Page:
Jon: First, I sit back and recall what all of the characters are doing at that particular moment in the story, or what they were doing the last time the reader saw them. That usually gives me a few new openings. Secondly, I get up and act out the scene. Standing up, moving around, and saying the dialogue out loud helps me better grasp what the scene is trying to accomplish. Finally, if I’m still stuck, I’ll just start writing completely out of character, sometimes even out of genre. It doesn’t take long before I say to myself: “Of course the character wouldn’t do X, they’d do Y instead.”
Anne: 1) I have to talk it out. Since other NaNo-ers are fully engulfed in their stories, I have a couple of non-NaNo-er friends who are willing to keep up with my story and offer advice to help get me unstuck. Sometimes the tiniest phrase in the conversation jars my roadblock loose. 2) If my sounding boards are unavailable, I walk away from my computer and do some mundane task. Last year, I had a eureka! moment while scrubbing my tub. And 3) if all else fails, I skip ahead.
15. Do you like to plot out your story in advance, or do you write more by the seat of your pants?
Jon: I’ve been writing creatively for about five years now, mostly short stories, and I’ve experimented with a variety of ways at approaching writing itself. When I pants a story, I end up with five pages about a goat chewing cud. So I’ve come up with a level of planning that I’m comfortable with. I write out an outline with all of the scenes I want, just a one-liner like “introduce Hester”, or “reveal about the cat”. Afterward, if I don’t have enough scenes to make a story, I flesh out in between scenes to pace everything appropriately. Then, each writing session I look ahead a few scenes in the outline and make sure they still make sense with what I’ve been already writing. I usually end up changing 10-40% of the outline as I go along, as add, delete, or move scenes.
Anne: I’m about 90% Pantsing and 10% plotting. I know my characters very well, and set up the setting, and I have a handful of bullet points that I want to cover before I reach the end. I think my biggest problem is that I don’t think out the climax at all. I have gotten to Thanksgiving Day and not had a clue how my story was going to end. That makes for one exciting Turkey day.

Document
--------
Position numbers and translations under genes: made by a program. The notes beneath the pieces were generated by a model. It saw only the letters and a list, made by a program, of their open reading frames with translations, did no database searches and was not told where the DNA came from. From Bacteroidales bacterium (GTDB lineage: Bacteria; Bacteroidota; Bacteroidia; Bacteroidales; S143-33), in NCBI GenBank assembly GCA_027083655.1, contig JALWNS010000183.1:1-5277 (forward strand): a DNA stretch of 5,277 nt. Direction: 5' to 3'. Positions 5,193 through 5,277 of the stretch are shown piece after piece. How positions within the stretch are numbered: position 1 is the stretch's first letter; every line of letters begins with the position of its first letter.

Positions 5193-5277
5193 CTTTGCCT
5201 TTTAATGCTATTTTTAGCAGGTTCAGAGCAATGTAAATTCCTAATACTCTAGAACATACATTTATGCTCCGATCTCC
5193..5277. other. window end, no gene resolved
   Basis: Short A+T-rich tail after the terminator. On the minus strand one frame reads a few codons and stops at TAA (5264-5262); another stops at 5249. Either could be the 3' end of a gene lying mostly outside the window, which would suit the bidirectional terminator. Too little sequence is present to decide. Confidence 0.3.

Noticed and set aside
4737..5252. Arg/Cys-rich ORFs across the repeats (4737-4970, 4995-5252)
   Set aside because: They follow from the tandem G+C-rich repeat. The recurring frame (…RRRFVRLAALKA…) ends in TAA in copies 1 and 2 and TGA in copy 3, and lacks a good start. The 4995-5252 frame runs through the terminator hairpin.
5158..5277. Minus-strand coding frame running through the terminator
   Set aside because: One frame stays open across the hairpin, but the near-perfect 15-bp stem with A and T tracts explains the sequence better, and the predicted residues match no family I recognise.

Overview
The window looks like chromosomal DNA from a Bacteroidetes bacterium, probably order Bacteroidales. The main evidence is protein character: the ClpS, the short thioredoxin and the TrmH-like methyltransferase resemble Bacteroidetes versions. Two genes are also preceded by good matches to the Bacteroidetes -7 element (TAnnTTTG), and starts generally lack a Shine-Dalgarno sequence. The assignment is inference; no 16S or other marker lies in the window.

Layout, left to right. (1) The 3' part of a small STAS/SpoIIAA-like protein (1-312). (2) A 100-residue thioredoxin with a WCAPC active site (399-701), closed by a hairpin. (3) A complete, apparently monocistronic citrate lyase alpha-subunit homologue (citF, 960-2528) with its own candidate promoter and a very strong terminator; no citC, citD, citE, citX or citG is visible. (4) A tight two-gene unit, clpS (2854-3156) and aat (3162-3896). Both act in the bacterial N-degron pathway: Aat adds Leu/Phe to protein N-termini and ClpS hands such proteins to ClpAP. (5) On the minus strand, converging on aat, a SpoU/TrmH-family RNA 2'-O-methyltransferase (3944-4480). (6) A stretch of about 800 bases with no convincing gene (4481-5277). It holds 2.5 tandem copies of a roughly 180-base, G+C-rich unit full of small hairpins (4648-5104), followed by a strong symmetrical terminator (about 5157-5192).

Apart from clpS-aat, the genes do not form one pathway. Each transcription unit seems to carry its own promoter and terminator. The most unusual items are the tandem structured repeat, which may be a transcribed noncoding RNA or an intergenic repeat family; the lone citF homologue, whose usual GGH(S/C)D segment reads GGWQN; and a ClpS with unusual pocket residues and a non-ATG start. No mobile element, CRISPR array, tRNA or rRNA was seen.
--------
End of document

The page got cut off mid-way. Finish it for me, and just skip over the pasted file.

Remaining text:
16. What aspect of writing do you think you’re best at? Worst?
Jon: Pacing, and keeping the story interesting. I want to like my own writing, and if I can’t get excited about a piece, then I need to fix it. Because I plot and plan so much, I also like to think that I give readers plenty of things to look out for, or rewards for even moderately reasonable attention. It bothers me when I read stories that have so little long-term arcs, or so much unnecessary fluff, that the story could have been pared in half, without damage to the plot or the characters’ development. But all that planning and plotting has a downside: it’s sometimes hard for me to keep track of exactly what I have and haven’t said, and judging how much the reader can reasonably be expected to remember. I have it all in my head, often many versions, and combined with minimal descriptions, sometimes I don’t say enough and the reader gets lost. A scene that makes perfect sense to me is confusing to the reader, because of information I’ve forgotten to emphasize or even put down in the first place.
Anne: My strength is writing intense, thrilling scenes. Also I think I do a good job of not having characters that are invincible emotionally and physically. My weakness is definitely dialogue. Many of my characters end up being the brooding quiet type. Sometimes I can work it to my advantage, but most often not.